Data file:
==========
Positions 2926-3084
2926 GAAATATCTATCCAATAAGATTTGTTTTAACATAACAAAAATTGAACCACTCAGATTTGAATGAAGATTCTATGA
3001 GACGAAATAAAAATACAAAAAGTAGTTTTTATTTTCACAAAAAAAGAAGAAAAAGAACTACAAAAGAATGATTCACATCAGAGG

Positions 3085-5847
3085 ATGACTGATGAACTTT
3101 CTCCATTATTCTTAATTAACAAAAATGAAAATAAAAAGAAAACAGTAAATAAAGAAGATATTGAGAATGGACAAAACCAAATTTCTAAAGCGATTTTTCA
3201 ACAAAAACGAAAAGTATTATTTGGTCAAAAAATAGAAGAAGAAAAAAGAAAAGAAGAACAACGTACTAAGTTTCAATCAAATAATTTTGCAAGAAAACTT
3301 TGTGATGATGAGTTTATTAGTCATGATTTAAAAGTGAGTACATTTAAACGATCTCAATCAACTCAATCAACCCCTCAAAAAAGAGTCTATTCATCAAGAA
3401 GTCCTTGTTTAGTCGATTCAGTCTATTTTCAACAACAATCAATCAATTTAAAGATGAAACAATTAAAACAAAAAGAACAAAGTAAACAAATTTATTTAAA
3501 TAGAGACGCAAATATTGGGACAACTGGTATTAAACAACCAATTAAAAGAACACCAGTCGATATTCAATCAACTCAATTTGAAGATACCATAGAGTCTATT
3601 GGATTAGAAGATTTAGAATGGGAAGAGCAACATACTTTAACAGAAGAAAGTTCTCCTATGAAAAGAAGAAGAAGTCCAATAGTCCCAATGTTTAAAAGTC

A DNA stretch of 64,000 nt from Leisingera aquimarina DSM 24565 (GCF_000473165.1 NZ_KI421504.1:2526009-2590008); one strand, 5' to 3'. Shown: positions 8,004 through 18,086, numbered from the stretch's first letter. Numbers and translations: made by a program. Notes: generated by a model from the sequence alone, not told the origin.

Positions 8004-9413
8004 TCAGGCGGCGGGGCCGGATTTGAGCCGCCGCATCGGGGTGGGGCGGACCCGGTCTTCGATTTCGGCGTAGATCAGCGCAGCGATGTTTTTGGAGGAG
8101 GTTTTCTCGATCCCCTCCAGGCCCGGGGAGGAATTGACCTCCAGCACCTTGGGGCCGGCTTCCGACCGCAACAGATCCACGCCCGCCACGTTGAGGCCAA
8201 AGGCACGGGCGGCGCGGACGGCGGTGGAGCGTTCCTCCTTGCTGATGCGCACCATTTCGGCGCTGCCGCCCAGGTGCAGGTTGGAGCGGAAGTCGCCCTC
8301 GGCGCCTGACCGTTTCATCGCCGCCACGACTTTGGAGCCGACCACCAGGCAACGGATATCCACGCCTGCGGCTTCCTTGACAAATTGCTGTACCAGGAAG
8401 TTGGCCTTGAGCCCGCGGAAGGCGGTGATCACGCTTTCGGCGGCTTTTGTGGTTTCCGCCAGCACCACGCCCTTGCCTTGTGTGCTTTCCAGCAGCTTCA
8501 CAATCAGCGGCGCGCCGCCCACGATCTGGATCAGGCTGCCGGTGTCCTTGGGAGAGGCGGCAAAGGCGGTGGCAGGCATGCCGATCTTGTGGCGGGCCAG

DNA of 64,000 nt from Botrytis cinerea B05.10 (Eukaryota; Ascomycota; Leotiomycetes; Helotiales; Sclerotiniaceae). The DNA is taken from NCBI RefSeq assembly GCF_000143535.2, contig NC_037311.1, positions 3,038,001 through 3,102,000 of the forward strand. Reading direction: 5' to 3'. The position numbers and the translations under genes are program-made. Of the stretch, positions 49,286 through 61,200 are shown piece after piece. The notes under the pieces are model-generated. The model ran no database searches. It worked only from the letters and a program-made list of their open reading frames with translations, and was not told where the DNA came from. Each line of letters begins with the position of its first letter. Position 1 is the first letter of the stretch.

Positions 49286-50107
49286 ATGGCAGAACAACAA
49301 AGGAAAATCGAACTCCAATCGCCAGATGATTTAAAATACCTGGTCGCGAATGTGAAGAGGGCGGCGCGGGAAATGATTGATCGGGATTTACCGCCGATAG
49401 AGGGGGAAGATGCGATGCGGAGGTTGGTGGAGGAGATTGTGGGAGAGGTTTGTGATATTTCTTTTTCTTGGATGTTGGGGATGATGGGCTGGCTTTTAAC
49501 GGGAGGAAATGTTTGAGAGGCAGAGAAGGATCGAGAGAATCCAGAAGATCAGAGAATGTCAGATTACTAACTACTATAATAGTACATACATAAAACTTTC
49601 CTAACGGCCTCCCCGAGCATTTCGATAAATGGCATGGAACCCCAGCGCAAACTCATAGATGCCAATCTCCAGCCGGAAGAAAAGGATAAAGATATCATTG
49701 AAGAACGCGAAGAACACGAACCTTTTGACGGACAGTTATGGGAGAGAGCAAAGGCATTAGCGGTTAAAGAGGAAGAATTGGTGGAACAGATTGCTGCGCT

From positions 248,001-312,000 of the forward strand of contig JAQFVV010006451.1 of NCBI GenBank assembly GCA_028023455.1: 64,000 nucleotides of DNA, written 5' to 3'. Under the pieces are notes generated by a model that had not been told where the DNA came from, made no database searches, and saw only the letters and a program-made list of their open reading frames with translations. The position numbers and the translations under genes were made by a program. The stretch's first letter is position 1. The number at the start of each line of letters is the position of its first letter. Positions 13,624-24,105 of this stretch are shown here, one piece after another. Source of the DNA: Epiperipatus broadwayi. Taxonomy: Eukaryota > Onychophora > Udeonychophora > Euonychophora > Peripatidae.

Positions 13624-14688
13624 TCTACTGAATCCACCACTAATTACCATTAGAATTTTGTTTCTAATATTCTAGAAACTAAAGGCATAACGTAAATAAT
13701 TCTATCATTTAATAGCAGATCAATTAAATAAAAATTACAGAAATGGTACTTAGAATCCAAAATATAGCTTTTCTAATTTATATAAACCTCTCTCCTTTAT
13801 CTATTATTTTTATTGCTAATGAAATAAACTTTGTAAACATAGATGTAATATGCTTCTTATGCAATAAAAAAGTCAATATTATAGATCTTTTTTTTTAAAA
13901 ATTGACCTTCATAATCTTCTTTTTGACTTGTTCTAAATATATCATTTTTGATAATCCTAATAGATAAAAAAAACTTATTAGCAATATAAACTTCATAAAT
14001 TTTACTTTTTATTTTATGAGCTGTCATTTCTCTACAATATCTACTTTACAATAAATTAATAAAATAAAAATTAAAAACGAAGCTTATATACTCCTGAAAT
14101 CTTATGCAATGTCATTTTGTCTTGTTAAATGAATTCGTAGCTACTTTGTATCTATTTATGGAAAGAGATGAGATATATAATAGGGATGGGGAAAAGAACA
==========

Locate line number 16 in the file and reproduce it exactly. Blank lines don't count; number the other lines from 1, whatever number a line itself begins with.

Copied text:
8201 AGGCACGGGCGGCGCGGACGGCGGTGGAGCGTTCCTCCTTGCTGATGCGCACCATTTCGGCGCTGCCGCCCAGGTGCAGGTTGGAGCGGAAGTCGCCCTC